AUSTIN, Texas: Lots of companies talk about how nimble they can be, but Michelin had to put speed to the test this week when it came to developing tires for the MotoGP motorcycle races here.
The rush came after one of the racers competing in Argentina last weekend shredded a rear tire. With only a week until the MotoGP World Championship race at the Circuit of the Americas in Austin on Sunday (Monday in Manila), Michelin decided the slicks it had made need to be withdrawn and a new tire was required for the race.
“For safety’s sake, we had to withdraw the [rear]tires. It was the most sensible thing to do. We couldn’t just say, ‘On you go, hurry up racing,’ because that’s irresponsible and our first priority is the rider’s safety,” said Tim Walpole, spokesperson for Michelin MotoGP.
The French tire maker had to develop a brand new compound and produce the new tires within three days — shipping the first batch from France to Austin on Wednesday, without testing. The racers, essentially, had to test the new tire during practices and races.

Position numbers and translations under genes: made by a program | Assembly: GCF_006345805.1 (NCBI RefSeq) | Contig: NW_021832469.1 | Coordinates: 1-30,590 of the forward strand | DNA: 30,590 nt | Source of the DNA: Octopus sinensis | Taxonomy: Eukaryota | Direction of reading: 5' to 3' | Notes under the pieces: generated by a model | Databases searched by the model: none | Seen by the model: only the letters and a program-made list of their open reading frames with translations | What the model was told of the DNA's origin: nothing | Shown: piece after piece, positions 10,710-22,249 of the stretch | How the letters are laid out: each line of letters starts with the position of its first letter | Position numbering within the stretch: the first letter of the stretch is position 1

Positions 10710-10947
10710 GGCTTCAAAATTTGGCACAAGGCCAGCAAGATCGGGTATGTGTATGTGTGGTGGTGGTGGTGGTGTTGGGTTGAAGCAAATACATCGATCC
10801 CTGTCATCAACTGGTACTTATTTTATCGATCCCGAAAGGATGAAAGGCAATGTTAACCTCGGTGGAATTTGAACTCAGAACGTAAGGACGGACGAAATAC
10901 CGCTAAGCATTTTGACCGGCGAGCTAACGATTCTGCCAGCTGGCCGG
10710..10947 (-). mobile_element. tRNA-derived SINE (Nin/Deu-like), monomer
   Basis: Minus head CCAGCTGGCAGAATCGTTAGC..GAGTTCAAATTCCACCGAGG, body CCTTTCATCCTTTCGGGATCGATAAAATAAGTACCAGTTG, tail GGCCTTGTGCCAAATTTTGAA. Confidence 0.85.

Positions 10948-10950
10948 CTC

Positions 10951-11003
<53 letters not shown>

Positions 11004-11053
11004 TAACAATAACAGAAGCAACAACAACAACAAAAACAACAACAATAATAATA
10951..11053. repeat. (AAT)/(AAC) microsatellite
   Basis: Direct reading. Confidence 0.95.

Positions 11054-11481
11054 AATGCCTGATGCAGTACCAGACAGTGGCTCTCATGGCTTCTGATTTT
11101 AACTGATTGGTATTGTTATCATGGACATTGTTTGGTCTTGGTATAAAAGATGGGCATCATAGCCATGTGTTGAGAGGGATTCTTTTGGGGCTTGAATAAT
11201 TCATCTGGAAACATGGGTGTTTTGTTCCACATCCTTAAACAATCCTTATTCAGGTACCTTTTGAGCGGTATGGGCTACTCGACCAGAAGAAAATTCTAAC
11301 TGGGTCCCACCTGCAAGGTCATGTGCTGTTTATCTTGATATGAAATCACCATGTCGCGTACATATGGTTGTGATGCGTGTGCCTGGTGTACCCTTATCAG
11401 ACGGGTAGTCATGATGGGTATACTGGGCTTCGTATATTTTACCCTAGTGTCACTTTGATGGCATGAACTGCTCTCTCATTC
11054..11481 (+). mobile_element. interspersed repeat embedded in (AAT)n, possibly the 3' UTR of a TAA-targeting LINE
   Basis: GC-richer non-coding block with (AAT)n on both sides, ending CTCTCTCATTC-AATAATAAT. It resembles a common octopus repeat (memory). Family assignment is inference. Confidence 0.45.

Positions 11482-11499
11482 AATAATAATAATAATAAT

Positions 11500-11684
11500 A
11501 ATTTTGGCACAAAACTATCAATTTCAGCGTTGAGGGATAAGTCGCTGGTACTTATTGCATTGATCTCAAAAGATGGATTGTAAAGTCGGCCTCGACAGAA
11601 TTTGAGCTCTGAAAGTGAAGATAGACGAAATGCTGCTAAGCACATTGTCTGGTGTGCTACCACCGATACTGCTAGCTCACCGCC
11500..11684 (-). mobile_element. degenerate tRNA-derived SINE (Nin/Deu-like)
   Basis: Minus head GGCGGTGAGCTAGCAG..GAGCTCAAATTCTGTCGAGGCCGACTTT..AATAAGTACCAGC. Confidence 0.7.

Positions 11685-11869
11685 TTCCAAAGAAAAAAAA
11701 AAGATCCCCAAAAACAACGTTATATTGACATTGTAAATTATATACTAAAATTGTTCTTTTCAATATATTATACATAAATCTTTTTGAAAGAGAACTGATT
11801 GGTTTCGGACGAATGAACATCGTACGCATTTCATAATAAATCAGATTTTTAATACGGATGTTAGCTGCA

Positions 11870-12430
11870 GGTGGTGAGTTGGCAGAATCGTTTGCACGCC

“We know it’s good enough and the riders have trusted us that we’re doing the right thing and they have gone out and used it very competitively and very aggressively,” Walpole said.
The damaged tires have been shipped back to Europe for testing and data analysis. “Everything each week, each fortnight is changing as we are going forward,” he said.
What might be surprising to amateur racers and street riders is that there are no new technologies in the current MotoGP race tires that commercial tires don’t have. This is largely because this is Michelin’s first year as MotoGP’s official tire supplier, taking over from Bridgestone, which has served as supplier since 2009.
“We had to make the most of what was available in the house, and it was difficult enough to tune the tires with what we knew … to fit these [racers’] needs,” said Nicolas Goubert, technical director and head of the Michelin MotoGP group. “Of course we did a lot of new profiles, we adjusted the compound and construction, but it was nothing revolutionary.”
So far this weekend, the new rear tires have held up well, but Michelin said it will continue to gather rider feedback and continue to work on enhancing the product.
“We are learning. We are not going to stop either. If we suddenly get to a tire that we think that’s great, we’re not going to stop. … We will be evolving,” Walpole said.